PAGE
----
It seemed like the deer now felt the absence of the leopards’ extra muscle, the commander’s ears flicking nervously as he drew the slender blade strapped to his hip. The hand on Eyra’s shoulder tightened its grip for a moment, then was lifted, and the jaguarundi held out his arm to hold his partner back.

“I said, leave Vinnu alone. I may be lacking in finesse but I can knock a tarravi down if it threatens him. You look substantially less… resilient. Do you really want to risk it?”

The sambar tossed his head back and snorted. As long as those two remained together he clearly would not be able to carry out his orders. His lip curled in disgust as he tossed a heavy pouch of coin at the cat, then turned and stalked off, hooves beating against the floor. “Someone will be down to get the hides.”

The pair were much more uncomfortable when they left the keep than they had been arriving. If the Lord was so mercilessly conscripting people, that certainly explained the strange atmosphere that had so puzzled them when they’d arrived.

“Let’s get the supplies we need, offload the bone, and leave as soon as they have the hides.”

Vinnu simply nodded, keeping close to his smaller partner.

By the time they returned to the inn, Eyra had managed to talk the wolverine into taking the money, his weapon, and their remaining wares and attempting to find someone to buy their spare bone, meat and claws. He didn’t want to leave Vinnu alone to wait for the Lord’s men at the Smiling Lynx, in case they were setting a trap, nor did he want to take the time to run the errands together after the men had fetched the hides, whenever that would be.

Vinnu would be relatively safe armed and among people, or so the cat hoped. Himself, he wasn’t terribly worried. They weren’t after him, didn’t want him at all far as he could tell, so there was no reason to believe the Lord’s men might harm him.

The minutes passed slowly, with the tanner-mage pacing the room he and his partner had rented, until finally there was a knock on the door.

Three uniformed servants, along with that pair of leopards he’d seen earlier, waited outside, and he reluctantly stepped aside to let them in. The hides were neatly rolled up, and the servants lifted one roll each, their bulk being more of a hindrance than their weight. Even after the servants had crossed the treshold and exited the room, however, the pair of spotted cats lingered.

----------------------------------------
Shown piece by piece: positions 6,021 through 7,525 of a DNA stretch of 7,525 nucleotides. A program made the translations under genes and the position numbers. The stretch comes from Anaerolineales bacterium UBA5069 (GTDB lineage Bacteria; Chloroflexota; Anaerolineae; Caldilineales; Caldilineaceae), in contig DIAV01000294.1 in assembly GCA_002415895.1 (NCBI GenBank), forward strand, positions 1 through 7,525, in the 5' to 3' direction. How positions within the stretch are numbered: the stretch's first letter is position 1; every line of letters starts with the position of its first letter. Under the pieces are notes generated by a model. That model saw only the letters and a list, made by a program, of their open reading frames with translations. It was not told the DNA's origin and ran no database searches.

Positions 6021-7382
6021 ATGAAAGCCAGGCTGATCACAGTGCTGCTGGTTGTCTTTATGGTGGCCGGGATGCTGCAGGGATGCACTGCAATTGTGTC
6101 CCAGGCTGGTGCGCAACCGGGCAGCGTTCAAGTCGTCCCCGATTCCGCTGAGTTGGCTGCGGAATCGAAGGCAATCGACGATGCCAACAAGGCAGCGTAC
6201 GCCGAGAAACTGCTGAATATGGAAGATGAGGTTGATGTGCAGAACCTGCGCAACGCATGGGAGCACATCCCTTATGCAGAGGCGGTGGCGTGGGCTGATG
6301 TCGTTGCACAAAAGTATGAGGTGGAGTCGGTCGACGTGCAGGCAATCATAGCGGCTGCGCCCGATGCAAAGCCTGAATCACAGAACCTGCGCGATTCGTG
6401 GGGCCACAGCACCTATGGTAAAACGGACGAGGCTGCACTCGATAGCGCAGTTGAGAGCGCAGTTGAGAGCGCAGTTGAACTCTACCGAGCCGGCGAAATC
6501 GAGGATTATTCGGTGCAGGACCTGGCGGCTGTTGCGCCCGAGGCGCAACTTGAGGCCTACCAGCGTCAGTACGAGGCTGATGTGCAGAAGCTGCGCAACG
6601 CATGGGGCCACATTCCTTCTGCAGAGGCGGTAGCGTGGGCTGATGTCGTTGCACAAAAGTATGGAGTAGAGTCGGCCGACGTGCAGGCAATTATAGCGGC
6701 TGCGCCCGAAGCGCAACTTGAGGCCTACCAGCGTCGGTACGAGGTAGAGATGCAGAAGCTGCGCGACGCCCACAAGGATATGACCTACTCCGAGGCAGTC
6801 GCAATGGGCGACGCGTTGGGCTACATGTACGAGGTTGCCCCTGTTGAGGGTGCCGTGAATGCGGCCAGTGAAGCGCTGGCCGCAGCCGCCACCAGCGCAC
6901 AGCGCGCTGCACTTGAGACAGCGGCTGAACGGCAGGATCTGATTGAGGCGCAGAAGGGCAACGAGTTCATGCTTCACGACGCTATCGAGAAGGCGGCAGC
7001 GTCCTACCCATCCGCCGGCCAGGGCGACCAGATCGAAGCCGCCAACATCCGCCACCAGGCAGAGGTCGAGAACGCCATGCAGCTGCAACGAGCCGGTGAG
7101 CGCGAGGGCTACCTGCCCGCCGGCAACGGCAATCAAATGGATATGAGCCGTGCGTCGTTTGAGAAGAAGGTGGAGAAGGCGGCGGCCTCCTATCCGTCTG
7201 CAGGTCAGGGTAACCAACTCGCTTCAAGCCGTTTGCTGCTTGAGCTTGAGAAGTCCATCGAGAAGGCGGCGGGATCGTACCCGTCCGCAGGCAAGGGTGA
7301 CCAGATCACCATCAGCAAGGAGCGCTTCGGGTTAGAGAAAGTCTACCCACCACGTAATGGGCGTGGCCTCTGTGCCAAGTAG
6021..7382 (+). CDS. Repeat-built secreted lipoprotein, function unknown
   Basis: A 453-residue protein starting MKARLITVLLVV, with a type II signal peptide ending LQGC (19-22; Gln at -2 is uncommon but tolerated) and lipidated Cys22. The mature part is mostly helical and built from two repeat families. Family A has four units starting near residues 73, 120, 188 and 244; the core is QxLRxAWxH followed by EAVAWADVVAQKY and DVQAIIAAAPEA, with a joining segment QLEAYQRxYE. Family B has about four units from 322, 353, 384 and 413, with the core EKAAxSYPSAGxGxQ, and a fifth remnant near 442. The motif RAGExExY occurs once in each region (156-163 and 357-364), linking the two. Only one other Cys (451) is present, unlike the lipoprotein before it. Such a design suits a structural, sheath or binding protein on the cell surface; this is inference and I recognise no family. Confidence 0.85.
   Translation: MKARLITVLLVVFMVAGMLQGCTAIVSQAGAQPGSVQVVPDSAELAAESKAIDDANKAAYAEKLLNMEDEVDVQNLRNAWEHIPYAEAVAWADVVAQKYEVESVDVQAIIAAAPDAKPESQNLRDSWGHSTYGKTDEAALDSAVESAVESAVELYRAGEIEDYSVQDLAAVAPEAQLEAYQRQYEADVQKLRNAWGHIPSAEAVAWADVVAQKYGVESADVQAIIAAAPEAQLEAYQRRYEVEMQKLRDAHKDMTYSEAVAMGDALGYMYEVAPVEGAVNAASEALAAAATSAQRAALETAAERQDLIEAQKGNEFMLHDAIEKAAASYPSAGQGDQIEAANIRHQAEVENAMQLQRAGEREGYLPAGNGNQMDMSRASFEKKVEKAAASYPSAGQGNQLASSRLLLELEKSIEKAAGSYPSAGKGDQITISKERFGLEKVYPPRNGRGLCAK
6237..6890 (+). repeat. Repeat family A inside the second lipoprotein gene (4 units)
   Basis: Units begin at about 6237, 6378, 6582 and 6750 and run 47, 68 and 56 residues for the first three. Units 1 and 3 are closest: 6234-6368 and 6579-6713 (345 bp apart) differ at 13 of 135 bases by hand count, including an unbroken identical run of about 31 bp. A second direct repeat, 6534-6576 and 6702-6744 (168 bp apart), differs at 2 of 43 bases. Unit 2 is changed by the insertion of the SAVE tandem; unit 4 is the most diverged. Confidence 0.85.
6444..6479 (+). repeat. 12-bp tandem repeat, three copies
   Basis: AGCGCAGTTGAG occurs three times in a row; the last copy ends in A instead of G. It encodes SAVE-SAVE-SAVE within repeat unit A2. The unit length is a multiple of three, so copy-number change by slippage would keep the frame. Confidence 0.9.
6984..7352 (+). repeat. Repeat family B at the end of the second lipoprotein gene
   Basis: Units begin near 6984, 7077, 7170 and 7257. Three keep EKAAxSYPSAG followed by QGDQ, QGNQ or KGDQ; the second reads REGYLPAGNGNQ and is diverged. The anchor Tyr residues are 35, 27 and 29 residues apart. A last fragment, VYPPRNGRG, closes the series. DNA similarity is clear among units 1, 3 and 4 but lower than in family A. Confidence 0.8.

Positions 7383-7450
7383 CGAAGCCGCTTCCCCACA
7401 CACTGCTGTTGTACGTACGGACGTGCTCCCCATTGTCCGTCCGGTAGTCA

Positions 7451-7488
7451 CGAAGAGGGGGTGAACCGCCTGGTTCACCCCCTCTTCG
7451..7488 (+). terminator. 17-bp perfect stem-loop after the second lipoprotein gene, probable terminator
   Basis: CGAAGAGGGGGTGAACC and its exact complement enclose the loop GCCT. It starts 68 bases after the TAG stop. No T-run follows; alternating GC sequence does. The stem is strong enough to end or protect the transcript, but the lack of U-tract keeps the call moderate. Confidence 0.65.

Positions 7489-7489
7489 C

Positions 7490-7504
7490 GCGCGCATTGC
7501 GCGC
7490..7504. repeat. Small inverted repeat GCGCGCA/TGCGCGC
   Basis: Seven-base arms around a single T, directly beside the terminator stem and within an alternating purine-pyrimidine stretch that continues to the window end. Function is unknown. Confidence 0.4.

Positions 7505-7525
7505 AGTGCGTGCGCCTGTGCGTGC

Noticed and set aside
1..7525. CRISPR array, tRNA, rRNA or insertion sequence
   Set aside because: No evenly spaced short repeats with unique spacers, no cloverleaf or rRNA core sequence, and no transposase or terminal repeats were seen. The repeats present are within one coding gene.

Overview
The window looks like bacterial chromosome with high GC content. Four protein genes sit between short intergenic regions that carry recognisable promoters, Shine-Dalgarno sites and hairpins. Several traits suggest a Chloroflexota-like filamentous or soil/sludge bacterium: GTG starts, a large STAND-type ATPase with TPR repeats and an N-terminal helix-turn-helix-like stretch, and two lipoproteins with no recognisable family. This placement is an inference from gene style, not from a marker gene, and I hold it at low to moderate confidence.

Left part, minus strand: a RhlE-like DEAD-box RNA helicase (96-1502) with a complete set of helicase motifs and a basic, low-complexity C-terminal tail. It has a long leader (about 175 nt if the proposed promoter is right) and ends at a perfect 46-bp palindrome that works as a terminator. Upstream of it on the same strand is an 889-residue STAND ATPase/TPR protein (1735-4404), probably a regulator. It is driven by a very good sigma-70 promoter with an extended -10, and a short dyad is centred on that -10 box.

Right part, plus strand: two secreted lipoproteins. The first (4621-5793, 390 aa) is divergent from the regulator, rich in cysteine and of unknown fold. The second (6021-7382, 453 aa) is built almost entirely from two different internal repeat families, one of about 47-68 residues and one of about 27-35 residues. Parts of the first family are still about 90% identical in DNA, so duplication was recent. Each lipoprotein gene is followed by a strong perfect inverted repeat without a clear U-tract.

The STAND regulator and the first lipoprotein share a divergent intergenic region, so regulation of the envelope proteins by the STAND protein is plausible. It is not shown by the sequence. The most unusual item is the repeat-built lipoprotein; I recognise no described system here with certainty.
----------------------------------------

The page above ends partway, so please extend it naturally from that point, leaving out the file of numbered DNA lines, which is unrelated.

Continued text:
“You have what you came for, now leave.”

“Not quite,” one of them purred, stepping closer. “Where is the wolverine?”

Eyra felt his fur rise on its own accord, though even with his fur standing on end he looked nowhere near as large or intimidating as the leopard looming over him. “I don’t know.” It was technically true; he knew Vinnu’s errands, but not where they would take him.

The larger cat circled him, slowly, and he turned with the man, unsheathening his claws even though he knew he would be hopelessly outclassed in hand-to-hand combat, especially if he was grappled. If this was anything other than an attempt to intimidate him, he would have to reach for his knife faster than the leopard could draw his sword. But he left it to the other cat to make the first move, not wishing to provoke him.

A pair of hands seized his wrists and slid down until they squeezed his hands in an iron grip strong enough to make him grind his teeth in pain. How could he have been so stupid, forgetting about the second cat? He opened his mouth, hoping to be able to focus what magical power he could wield through voice alone, and the leopard in front of him clamped his muzzle shut.

“You are a fool, tanner. You were a fool to come here, and you were a fool to defy Kadat.” The voice of the leopard behind him washed smoothly over him, a mockery of a lover’s affectionate whispers.

A leather thong was tied around his muzzle, twisting his face into a grotesque mask as he tried to hiss at his captors. A second thong was tied, very carefully, around his hands and wrists, leaving them immobile and tingling. He still fought, to the extent he could, when they took his knife from his belt, and they seemed to delight a bit too much in knocking him to the floor. Still dizzy from the fall he was half carried, half dragged out of the inn, but even in that state he clearly saw the money being pressed into the grinning innkeeper’s palm.

Despair seized his heart, just like it seized his partner when the wolverine returned some time later to see a sambar deer casually playing with the tanner-mage’s tarravi-claw dagger. Kadat had been right. Vinnu would join Lord Aquema’s army.

After all, they left him no choice if he wanted to spare his partner’s life.